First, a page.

University-Wide Conference Discusses Possibility of Peace for Israel

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Paula I. Daniliuc

On Thursday and Friday, Harvard hosted the largest student-led conference on Israel at HBS and HKS. Focused on how innovation and economic prosperity can contribute to the peace process, the conference featured addresses by historian Niall Ferguson and Stanley Fischer, the governor of the Bank of Israel.

In a reversal of the typical pattern of many a campus conversation on the Middle East, the Israel Conference at Harvard on Thursday and Friday aimed to discuss ways that Israel can help the rest of the world rather than ways that the world can help solve problems in Israel, organizers of the student-led symposium said.

The two-day series of panels and speeches, which brought more than 20 prominent speakers from around the world to Harvard, was organized by a group of 11 students from the College, Business School, Kennedy School, and Law School.

The event focused on Israel’s innovations in the fields of technology, medicine, humanitarian aid, and education.

“We wanted to show a different face of Israel that is more nuanced, multidimensional, and holistic,” said Yoav B. G. Schaefer ’15, one of the student leaders of the event who fought in the Israeli army before coming to Harvard. “This is for people to see how Israel is changing the world.”

At the opening panel on Thursday evening, Stanley Fischer, governor of the Bank of Israel, appeared with Dan Senor, bestselling author of “Start-Up Nation,” and history professor Niall Ferguson. They discussed the historical and political conditions that contributed to Israel’s high-tech success.

The 64-year-old country of 7.6 million people churns out more start-up industries, venture capital firms, and NASDAQ companies than vastly more populous and more politically stable nations like Japan, China, and India, Senor said.

More than 600 people attended the opening event, which had to be moved to a bigger room at the Business School to accommodate the crowd.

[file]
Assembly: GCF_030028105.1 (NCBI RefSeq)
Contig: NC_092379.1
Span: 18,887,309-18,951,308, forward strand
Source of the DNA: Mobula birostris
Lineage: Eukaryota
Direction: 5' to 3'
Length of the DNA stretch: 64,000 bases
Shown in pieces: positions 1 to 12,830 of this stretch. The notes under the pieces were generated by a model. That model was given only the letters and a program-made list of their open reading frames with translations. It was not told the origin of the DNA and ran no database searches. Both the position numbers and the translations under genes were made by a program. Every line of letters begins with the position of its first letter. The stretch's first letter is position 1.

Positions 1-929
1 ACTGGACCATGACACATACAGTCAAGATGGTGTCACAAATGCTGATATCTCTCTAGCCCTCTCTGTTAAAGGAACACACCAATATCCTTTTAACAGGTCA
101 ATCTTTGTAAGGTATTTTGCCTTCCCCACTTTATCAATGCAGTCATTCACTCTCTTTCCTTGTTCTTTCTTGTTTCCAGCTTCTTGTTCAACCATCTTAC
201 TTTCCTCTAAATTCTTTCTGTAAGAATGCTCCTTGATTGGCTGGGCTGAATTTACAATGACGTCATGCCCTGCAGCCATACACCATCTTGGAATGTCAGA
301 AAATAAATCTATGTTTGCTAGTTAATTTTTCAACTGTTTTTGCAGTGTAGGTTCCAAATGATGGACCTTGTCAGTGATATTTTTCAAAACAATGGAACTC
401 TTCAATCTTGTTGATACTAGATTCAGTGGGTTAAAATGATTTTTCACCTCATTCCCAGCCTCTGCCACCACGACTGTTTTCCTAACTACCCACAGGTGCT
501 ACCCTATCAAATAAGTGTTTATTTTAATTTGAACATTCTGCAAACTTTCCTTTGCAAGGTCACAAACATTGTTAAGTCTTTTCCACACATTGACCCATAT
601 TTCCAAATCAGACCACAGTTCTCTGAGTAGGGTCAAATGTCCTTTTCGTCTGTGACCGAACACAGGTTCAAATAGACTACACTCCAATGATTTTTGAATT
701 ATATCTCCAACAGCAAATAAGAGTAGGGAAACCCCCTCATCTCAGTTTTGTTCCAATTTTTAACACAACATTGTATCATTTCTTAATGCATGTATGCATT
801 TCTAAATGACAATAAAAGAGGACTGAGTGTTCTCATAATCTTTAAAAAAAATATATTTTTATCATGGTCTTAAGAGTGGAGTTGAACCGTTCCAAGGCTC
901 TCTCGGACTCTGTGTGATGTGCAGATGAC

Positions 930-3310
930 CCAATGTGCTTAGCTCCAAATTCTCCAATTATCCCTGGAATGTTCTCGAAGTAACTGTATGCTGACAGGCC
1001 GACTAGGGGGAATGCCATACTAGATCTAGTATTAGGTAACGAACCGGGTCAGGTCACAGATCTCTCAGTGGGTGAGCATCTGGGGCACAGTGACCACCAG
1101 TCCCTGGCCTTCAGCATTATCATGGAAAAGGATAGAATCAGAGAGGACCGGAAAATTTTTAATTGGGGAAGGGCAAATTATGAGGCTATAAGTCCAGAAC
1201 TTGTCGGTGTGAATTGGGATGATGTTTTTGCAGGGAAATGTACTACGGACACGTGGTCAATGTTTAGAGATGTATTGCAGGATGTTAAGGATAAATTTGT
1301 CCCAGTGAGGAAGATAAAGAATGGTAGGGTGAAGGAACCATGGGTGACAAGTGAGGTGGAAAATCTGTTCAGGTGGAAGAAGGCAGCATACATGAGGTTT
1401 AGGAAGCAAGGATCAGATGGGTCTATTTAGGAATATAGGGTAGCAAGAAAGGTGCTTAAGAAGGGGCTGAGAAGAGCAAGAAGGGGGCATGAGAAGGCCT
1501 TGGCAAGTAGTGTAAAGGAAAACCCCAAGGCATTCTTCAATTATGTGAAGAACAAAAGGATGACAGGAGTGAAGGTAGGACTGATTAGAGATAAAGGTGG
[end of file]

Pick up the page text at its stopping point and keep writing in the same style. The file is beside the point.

“Israel is becoming synonymous in a lot of circles for innovative thinking,” said Zaki Djemal ’15, another former Israeli soldier who helped lead the conference. “We do not deny that there are still a lot of problematic issues with our country, but before delving into them, you have to acknowledge what is good already.”

Friday’s panels on economic development and social entrepreneurship did just that. Guests included Dov Moran, the founder of the company that invented the USB flash drive; Yoav Medan, who invented a noninvasive surgery method; and Yariv Bash, an aeronaut who hopes to make Israel the third nation to land on the moon.

The struggle for peace in Israel did underscore much of the discussion about technological innovation.

At the conference, the organizers announced the winner of their Peace Challenge, which judged essays on ways to solve the Israeli-Palestinian conflict.

Kennedy School student Joel Braunold won the prize for his proposal to build extra village housing in the north and south of the country to facilitate resettlement.

Former U.S. Ambassador Dennis Ross repeatedly quoted Braunold’s proposal in his closing speech at the conference and praised his plan as “fitting his general hybrid model for peace diplomacy.”

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